DETROIT - President Donald Trump met with with General Motors CEO Mary Barra at the White House Thursday. Her decision to shut four US plants has clearly made him unhappy.
Last week Trump unleashed his latest twitter attack on GM, incorrectly suggesting that it was the company's plants in China that were responsible for the decision to shut down the four US plants.
"General Motors, which was once the Giant of Detroit, is now one of the smallest auto manufacturers there. They moved major plants to China, BEFORE I CAME INTO OFFICE. This was done despite the saving help given them by the USA. Now they should start moving back to America again?" he tweeted last Friday.
Once GM is done with this round of plant closings it will have 29 US plants, down from 33. There are 27 plants in China.
But those were built to serve the Chinese market, where GM now sells more cars than it does in the United States, allowing GM to become a larger and more profitable company. And because the Chinese market has produced $16 billion in profits for GM since 2010, money spent to build cars there comes from its own operations, not from US profits.
Also, GM did not "move" any plants to China. The company has never exported many cars from US plants to China. GM began selling a significant number of cars there only after building plants there early in this century.
Chinese plants do not ship many cars back to the United States, and do not have any impact on US factories. In 2018, 30,000 Buick Envisions built in GM's Chinese plants were the only cars bought by US buyers — amounting to about 1% of GM's overall US sales.
The company has about 58,000 employes in China, compared to 100,000 in the United States, although its US employment level is significantly lower than it once was.
Twenty years ago, North American employment at the company stood at 217,000, most of that in the United States despite plants in Mexico and Canada. Automation and lost US market share are responsible for most of that drop — not Chinese imports.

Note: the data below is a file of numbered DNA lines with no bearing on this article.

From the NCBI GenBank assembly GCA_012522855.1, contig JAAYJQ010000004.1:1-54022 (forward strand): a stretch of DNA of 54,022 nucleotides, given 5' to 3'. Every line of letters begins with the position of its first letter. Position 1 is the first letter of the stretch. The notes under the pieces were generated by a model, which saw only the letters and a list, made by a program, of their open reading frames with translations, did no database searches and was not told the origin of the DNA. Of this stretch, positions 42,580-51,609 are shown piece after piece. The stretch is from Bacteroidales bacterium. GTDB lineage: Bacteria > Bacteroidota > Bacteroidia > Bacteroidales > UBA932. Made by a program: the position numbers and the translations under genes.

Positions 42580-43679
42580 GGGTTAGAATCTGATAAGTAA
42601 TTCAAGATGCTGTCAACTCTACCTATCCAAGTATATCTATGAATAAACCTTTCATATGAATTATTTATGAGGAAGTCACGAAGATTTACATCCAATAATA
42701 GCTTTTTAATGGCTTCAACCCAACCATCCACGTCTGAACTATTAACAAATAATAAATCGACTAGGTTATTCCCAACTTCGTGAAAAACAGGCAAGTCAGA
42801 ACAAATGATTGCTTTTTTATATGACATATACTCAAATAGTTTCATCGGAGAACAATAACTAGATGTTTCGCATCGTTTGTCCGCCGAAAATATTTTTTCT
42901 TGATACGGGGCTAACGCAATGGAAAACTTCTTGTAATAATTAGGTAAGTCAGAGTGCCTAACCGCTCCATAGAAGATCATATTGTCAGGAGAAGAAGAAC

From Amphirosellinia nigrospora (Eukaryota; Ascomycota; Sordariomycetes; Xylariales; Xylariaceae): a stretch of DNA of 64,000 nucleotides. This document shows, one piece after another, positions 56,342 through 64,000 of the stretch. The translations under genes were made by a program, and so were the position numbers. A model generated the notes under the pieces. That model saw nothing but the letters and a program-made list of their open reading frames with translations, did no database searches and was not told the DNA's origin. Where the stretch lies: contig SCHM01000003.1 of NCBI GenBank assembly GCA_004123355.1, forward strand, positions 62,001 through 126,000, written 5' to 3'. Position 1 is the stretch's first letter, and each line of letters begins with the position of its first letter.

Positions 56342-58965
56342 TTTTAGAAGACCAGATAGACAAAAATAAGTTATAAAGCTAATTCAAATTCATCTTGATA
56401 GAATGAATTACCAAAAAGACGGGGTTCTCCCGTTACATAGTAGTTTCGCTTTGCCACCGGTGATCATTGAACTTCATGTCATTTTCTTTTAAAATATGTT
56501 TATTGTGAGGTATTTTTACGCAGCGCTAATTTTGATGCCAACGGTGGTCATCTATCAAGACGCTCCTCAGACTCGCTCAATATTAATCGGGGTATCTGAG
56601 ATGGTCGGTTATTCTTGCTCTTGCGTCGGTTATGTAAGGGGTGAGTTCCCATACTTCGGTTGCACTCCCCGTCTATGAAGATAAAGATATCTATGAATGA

The four plants are shutting down primarily because American car buyers aren't buying nearly as many traditional sedans as they once did. The Lordstown, Ohio, plant built the Chevrolet Cruze. The Warren, Michigan, plant built transmissions for sedans. The Detroit-Hamtramck plant, due to be closed next year, builds the Chevrolet Impala and the Cadillac CT6. It has about 800 employees, down from about 1,500 when the closing plans were announced in November. Only the Baltimore plant among the four US plants closing builds transmissions for trucks.
Many of the more than 3,000 hourly employees who worked at those plants in November have been offered jobs at other GM plants, and many have taken the offer to move. GM says it has created 2,200 hourly jobs in the US so far this year, many filled by those laid-off workers.
Whether those plants can be saved depends not on the talks between Barra and Trump, but rather the negotiations now underway between GM and the United Auto Workers union.
The union is seeking a new contract to replace the one that expires at 12:01 a.m. on Sept. 15, and it has made clear that finding new work for those four plants is a top priority. Getting GM to agree to invest money and allocate vehicles to plants is how the union wins job guarantees for members in contract negotiations. And GM acknowledges that there is a chance the plants could get new life in the current contract.
"To be clear...the ultimate future of the unallocated plants will be resolved between GM and the UAW," said a statement from GM in March in response to an earlier Twitter attack by Trump.
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